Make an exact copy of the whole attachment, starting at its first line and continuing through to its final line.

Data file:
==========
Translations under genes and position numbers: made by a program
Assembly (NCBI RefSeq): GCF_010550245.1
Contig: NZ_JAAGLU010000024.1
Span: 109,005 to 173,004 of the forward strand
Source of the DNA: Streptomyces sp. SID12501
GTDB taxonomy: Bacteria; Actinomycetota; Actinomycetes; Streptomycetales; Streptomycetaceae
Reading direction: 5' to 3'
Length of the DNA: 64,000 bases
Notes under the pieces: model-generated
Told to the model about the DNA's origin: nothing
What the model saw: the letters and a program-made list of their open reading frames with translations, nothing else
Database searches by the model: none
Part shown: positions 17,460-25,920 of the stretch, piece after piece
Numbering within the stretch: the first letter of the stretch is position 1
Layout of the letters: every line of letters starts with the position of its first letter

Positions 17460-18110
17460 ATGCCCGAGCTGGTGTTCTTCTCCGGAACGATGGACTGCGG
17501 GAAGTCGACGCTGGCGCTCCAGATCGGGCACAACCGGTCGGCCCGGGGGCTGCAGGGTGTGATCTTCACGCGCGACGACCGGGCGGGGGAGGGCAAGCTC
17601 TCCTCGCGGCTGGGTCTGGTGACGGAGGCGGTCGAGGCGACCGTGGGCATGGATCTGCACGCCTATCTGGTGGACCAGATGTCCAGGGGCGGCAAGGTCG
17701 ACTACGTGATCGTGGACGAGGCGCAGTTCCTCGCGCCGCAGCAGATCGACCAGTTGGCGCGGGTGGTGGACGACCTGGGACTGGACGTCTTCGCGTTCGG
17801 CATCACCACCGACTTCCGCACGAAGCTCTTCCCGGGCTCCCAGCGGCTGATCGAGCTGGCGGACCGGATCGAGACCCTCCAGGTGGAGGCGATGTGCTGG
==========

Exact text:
Translations under genes and position numbers: made by a program
Assembly (NCBI RefSeq): GCF_010550245.1
Contig: NZ_JAAGLU010000024.1
Span: 109,005 to 173,004 of the forward strand
Source of the DNA: Streptomyces sp. SID12501
GTDB taxonomy: Bacteria; Actinomycetota; Actinomycetes; Streptomycetales; Streptomycetaceae
Reading direction: 5' to 3'
Length of the DNA: 64,000 bases
Notes under the pieces: model-generated
Told to the model about the DNA's origin: nothing
What the model saw: the letters and a program-made list of their open reading frames with translations, nothing else
Database searches by the model: none
Part shown: positions 17,460-25,920 of the stretch, piece after piece
Numbering within the stretch: the first letter of the stretch is position 1
Layout of the letters: every line of letters starts with the position of its first letter

Positions 17460-18110
17460 ATGCCCGAGCTGGTGTTCTTCTCCGGAACGATGGACTGCGG
17501 GAAGTCGACGCTGGCGCTCCAGATCGGGCACAACCGGTCGGCCCGGGGGCTGCAGGGTGTGATCTTCACGCGCGACGACCGGGCGGGGGAGGGCAAGCTC
17601 TCCTCGCGGCTGGGTCTGGTGACGGAGGCGGTCGAGGCGACCGTGGGCATGGATCTGCACGCCTATCTGGTGGACCAGATGTCCAGGGGCGGCAAGGTCG
17701 ACTACGTGATCGTGGACGAGGCGCAGTTCCTCGCGCCGCAGCAGATCGACCAGTTGGCGCGGGTGGTGGACGACCTGGGACTGGACGTCTTCGCGTTCGG
17801 CATCACCACCGACTTCCGCACGAAGCTCTTCCCGGGCTCCCAGCGGCTGATCGAGCTGGCGGACCGGATCGAGACCCTCCAGGTGGAGGCGATGTGCTGG